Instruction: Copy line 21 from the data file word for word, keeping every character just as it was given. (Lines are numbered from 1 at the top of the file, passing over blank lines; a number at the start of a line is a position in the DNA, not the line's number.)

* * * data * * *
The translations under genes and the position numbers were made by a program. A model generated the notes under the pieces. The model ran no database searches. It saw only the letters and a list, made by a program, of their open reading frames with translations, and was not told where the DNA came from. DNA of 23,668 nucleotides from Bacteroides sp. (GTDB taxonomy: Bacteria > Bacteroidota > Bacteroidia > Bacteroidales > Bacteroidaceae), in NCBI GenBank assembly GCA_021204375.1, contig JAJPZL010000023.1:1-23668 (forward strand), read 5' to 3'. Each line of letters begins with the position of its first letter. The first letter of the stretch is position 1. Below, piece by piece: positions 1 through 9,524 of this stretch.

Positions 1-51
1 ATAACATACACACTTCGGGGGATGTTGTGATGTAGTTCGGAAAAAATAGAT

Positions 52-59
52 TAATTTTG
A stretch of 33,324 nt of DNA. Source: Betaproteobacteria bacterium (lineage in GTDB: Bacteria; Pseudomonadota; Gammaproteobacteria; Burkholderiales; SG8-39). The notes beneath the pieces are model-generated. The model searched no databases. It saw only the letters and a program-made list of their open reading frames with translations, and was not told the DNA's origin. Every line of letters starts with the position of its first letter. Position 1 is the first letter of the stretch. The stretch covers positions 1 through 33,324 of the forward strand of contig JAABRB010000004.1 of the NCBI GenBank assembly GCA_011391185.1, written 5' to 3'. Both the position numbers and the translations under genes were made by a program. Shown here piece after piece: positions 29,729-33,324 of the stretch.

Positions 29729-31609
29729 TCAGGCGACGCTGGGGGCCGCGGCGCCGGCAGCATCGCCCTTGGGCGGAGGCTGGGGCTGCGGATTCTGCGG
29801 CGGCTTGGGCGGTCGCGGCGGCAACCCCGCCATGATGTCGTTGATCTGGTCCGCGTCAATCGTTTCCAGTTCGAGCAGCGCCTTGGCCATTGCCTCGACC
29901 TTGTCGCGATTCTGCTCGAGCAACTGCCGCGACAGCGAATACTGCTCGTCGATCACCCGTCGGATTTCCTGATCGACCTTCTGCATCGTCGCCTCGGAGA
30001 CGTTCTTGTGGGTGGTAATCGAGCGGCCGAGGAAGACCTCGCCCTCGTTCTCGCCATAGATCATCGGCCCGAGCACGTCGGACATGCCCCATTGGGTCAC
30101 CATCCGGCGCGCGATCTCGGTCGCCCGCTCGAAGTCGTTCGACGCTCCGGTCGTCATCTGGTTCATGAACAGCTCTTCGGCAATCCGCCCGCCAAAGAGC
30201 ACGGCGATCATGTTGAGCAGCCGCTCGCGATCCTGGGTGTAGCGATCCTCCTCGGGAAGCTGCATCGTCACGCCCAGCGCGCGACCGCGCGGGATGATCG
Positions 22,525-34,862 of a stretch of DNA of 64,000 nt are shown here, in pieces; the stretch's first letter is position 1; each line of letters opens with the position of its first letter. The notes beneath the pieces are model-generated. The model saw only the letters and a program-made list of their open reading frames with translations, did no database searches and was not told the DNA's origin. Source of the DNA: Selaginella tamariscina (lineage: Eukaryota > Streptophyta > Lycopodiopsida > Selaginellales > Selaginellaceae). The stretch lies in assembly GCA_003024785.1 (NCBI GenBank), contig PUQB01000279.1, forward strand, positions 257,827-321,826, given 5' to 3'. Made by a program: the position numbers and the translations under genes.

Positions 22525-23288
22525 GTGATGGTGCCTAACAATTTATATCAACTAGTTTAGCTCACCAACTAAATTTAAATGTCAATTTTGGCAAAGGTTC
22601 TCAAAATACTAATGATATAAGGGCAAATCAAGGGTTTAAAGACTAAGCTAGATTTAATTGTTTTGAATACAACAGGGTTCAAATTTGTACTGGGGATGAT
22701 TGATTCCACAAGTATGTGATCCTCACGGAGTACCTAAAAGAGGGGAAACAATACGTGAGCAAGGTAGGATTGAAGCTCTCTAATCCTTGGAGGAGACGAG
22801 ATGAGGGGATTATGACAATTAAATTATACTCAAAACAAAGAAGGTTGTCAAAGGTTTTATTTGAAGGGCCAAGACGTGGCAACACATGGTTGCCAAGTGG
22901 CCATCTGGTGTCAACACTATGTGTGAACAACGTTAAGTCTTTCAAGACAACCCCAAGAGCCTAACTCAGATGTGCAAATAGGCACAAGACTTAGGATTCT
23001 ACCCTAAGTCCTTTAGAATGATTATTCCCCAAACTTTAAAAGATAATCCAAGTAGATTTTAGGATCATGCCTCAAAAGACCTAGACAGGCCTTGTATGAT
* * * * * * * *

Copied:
23001 ACCCTAAGTCCTTTAGAATGATTATTCCCCAAACTTTAAAAGATAATCCAAGTAGATTTTAGGATCATGCCTCAAAAGACCTAGACAGGCCTTGTATGAT